Imagining his stories and finding them here

 

Here is a good exercise I mentioned briefly in a previous post:

To deepen my inquiry in this situation, I can imagine myself as the guy holding the gun. What beliefs does he have? How is it to do inquiry on those beliefs? Can I find where I have them too? Some beliefs I imagine he may have: I am absolutely right. I am a savior. I know better than them. They will thank me later. I need to make a statement. They are profoundly wrong. They are dangerous. They will destroy our culture. I need them to know how much I hurt. I am not heard. I am misunderstood. 

This can be done with anyone in the news, movies, books, my life or from history. What stories do I imagine he/she has? How is it to do inquiry on those beliefs? Can I find where I have thought – and believed – those stories?

It may be easier to start with – and find in myself – the more underlying and universal stories, but any story is fair game. If I can think the thought, I can imagine how it is to believe it, and I most likely have believed it once or more than once. I can also change the statement a bit, and perhaps make it a bit more universal, to find where it resonates for me.

In the example above, I can find where I have had each of those stories. I am him. He is me.

– o –

They will destroy our culture. 

(For me, this story is about the right-wing people in Norway wishing to demolish our social democratic society.)

True?

Yes.

Sure it’s true? 

No.

What happens, how do you react, when you believe that thought? 

I get angry. Frustrated.

I feel that something bad will happen.

Something wonderful will be lost.

I think that they are idiots. They don’t know what they are doing.

My legs/calves tense.

Who would you be if you couldn’t think that thought? 

Interested in their experience, what’s behind their views, what they really wish for.

Friendly. Wishing to see if what they really wish for and what I really wish for is the same.

(Even if our strategies may be different.)

Open to find where their views are genuinely valid to me.

Turnarounds

They won’t destroy our culture. 

1. They are not many enough to destroy our culture.

2. They may change it, not destroy it.

3. Societies swing so even if it swings in that direction it may swing back later.

I will destroy our culture. 

1. I do, in my mind, when I create opposition and enemies as I do when I believe that thought.

2. I am not exactly a model of preserving our culture. I have lived for many years abroad. I have views that are radical even – or maybe especially – for Norway.

3. There are things I would like to see change, especially in the direction of being more life-centered, and this would profoundly change – or destroy as some would see it – our culture.

– o –
– o –
– o –

 I need her to know how much I hurt. 

(I’ll keep a specific situation in mind.)

True?

Yes.

Sure it’s true? 

No.

What happens when you believe that thought? 

I feel deeply hurt, and I want her to know it.

I tell myself she hurt me.

I feel that I am not getting through to her.

I feel I am not heard.

She is not receptive.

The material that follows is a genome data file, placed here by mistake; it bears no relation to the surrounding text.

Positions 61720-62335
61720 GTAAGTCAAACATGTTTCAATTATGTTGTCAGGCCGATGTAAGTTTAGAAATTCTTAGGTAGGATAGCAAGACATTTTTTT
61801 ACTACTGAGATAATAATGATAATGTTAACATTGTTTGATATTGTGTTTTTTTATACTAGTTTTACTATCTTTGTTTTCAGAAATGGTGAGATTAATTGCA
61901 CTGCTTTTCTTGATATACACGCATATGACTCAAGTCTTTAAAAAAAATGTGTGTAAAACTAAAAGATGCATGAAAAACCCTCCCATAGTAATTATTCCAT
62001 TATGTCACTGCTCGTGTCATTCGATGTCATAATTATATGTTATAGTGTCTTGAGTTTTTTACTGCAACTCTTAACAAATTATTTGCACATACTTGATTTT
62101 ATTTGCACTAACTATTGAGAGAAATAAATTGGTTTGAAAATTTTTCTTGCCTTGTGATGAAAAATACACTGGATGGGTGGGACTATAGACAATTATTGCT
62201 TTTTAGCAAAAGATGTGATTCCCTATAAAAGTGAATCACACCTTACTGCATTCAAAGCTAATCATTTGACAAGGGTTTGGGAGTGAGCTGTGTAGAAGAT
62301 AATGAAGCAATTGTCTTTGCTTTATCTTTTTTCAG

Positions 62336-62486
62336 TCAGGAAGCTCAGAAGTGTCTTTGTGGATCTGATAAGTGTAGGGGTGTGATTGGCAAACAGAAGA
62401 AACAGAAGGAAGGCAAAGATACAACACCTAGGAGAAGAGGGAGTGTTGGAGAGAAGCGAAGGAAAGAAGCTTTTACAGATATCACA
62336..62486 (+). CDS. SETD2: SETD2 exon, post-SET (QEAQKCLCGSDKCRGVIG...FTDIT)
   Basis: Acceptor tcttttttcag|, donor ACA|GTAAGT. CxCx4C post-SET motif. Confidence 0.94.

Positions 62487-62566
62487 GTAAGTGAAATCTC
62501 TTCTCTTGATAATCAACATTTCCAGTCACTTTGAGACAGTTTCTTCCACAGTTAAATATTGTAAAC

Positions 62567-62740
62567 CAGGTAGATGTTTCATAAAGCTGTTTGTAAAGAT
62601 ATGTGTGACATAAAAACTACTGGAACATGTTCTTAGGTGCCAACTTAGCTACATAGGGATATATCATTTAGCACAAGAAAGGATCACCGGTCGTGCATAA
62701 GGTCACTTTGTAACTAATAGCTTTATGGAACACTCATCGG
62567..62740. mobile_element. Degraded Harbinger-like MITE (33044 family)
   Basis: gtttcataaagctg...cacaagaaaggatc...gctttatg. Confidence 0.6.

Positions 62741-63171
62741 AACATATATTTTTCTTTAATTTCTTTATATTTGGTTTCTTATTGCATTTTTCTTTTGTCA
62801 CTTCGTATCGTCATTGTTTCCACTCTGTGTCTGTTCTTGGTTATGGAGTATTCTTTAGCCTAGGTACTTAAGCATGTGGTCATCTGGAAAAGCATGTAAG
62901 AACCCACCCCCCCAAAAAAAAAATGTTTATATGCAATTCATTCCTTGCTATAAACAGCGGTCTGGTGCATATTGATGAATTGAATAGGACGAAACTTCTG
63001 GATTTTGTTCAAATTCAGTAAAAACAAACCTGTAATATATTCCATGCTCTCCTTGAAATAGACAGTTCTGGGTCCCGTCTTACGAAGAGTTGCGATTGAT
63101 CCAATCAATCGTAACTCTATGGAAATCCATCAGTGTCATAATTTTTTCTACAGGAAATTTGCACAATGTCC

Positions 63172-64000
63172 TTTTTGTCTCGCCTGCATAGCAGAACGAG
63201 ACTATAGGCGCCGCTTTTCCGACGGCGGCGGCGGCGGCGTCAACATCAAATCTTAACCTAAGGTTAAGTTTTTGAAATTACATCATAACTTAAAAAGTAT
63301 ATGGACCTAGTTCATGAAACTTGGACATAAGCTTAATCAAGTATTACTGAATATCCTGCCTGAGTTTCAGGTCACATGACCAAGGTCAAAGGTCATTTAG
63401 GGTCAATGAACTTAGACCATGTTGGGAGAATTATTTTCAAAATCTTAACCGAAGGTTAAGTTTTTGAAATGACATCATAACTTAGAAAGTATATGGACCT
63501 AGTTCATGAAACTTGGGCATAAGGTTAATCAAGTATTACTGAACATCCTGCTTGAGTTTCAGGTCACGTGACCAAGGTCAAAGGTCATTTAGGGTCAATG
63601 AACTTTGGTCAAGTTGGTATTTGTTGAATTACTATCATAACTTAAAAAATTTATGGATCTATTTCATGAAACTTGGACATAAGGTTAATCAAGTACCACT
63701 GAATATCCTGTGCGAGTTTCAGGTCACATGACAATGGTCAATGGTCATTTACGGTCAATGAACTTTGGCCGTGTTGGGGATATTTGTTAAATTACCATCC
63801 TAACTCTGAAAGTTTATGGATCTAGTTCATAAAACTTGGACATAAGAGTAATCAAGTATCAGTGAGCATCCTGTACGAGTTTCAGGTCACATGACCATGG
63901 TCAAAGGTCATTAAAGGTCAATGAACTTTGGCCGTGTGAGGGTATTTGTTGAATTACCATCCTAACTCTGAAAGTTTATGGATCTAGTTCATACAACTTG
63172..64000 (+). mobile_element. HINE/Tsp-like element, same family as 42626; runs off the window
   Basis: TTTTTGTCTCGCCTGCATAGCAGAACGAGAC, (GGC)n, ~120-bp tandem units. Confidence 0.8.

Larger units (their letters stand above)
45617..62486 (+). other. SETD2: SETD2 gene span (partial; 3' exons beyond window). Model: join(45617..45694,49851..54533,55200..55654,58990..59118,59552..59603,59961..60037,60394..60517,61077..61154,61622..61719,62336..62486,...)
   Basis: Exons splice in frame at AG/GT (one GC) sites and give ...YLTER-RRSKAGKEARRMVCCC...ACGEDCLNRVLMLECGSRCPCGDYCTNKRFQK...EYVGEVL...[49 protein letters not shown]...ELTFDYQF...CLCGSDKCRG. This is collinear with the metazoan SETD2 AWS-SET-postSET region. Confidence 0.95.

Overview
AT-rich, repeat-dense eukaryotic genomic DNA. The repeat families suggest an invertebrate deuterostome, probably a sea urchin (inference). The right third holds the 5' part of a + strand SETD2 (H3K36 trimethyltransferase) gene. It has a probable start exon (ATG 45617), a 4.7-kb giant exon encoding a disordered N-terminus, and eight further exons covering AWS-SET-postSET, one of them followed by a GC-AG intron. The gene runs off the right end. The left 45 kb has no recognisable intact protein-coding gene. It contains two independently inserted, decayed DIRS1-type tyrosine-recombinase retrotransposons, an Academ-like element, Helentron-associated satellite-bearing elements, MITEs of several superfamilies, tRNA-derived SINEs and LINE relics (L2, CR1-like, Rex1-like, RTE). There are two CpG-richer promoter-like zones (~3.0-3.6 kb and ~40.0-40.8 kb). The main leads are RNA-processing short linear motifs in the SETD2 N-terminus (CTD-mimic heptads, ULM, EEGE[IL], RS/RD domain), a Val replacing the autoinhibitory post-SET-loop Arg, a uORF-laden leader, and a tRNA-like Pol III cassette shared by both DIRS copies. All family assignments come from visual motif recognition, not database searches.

I obsess over how to get through to her.

As a last resort, I say or do something to hurt her, so she will know how much I hurt.

Who would I be without that thought? 

Free to tell her how I feel.

I stay in my own business.

Telling her is enough.

Receptive to how she responds.

Turnarounds

I don’t need her to know how much I hurt. 

1. She may know already.

I need me to know how much I hurt. 

1. I want to take it in. It’s real, so I want to take it in.

2. It helps me recognize the belief behind it and explore it.

3. It helps me recognize how much a belief can hurt.

4. It helps me understand how much others may hurt when they believe their thoughts.

– o –
– o –
– o –

I am misunderstood. 

(I will answer from one situation where I remember having that thought.)

True?

Yes.

Sure it’s true? 

Yes.

What happens when I believe that thought? 

I get frustrated.

I try to get my point across.

I think that she doesn’t get it.

I feel that she doesn’t want to get it.

I feel I am not heard, not seen.

I feel isolated, lonely.

There is some anger, bitterness.

Who would I be if I couldn’t think that thought? 

I see someone who has a different perception of the situation than me.

I see two people sitting and talking, and that the rest is my story.

I am free to express my experience of the situation.

I am free to talk about my perception that we see it differently, if it’s necessary to resolve it, and if so how we may go about doing it.

Friendly. Connected.

Taking care of myself.

Turnarounds

I am not misunderstood. 

1. I can find many examples in our connection where I don’t feel misunderstood.

(I’ll leave out the examples here.)

2. I can find many – lots – of examples in my life in general where I don’t feel misunderstood.

– o –

I see that the statement is more clearly she misunderstands me, so a turnaround for that is:

I misunderstand her.

Yes, I don’t quite understand where she is coming from.

She most likely has some stories I am not aware of.

So I clearly misunderstand her.

– o –

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